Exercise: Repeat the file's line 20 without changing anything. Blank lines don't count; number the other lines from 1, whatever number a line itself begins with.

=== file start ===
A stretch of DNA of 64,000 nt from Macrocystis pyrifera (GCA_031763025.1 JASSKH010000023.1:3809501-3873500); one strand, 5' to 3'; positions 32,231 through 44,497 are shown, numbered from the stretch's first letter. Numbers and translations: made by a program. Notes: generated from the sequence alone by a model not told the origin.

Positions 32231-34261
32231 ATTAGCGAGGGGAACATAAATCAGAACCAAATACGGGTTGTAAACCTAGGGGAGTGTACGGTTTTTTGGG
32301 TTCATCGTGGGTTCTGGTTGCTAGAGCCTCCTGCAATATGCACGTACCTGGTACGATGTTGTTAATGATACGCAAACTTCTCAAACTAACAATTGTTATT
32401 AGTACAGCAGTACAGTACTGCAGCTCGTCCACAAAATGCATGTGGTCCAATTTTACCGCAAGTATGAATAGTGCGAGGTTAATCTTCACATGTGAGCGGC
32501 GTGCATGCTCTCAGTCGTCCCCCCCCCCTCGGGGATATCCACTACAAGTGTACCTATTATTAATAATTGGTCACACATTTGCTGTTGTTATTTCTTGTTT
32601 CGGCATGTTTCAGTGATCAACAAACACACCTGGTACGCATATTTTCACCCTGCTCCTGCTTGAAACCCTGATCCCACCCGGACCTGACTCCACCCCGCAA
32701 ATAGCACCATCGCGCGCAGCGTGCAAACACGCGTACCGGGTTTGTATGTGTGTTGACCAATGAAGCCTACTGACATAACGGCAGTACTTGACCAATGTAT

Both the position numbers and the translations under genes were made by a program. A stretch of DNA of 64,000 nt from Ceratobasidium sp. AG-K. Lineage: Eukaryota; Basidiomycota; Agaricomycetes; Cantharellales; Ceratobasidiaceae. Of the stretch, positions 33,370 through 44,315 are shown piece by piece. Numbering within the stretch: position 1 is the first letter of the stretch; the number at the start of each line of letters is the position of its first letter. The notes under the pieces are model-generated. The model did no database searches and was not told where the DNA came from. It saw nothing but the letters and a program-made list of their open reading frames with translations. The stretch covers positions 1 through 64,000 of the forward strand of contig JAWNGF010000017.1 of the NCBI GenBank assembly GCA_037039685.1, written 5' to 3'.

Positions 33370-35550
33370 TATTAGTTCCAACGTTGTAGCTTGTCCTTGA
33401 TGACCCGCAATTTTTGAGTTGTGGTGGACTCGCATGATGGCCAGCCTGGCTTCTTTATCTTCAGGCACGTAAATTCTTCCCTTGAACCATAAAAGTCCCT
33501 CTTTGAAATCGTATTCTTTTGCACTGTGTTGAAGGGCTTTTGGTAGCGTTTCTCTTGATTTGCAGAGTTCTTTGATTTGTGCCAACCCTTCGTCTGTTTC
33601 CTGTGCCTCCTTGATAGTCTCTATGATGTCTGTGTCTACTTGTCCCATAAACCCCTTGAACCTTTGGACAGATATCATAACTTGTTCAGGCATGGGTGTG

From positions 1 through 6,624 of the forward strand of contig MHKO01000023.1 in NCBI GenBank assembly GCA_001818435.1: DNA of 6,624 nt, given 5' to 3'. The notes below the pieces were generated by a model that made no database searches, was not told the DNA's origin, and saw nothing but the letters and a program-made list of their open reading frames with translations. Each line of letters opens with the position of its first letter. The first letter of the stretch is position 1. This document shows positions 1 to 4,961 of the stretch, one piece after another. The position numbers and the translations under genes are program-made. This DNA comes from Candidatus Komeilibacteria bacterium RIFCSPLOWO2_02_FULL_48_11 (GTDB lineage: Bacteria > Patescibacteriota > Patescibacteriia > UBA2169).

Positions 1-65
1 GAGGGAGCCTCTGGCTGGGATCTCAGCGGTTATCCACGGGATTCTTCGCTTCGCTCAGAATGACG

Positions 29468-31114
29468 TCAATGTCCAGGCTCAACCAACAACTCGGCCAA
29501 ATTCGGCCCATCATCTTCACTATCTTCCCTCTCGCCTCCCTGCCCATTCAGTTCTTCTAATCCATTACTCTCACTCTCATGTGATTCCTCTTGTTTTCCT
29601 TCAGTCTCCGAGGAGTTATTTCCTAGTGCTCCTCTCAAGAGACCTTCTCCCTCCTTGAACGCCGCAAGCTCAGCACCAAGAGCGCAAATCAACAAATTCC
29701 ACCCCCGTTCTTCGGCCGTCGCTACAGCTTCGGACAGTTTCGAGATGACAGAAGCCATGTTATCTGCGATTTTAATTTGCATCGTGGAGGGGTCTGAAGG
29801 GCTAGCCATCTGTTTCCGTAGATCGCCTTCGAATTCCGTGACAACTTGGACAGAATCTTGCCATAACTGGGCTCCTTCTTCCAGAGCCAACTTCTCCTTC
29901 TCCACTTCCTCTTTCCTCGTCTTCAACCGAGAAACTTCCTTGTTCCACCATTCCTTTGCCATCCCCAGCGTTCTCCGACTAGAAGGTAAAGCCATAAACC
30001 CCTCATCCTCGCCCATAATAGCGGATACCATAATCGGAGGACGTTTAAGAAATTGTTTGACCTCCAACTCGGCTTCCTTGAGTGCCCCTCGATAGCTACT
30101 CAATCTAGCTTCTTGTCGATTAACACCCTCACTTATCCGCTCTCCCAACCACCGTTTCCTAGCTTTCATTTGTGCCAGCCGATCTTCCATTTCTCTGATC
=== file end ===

29501 ATTCGGCCCATCATCTTCACTATCTTCCCTCTCGCCTCCCTGCCCATTCAGTTCTTCTAATCCATTACTCTCACTCTCATGTGATTCCTCTTGTTTTCCT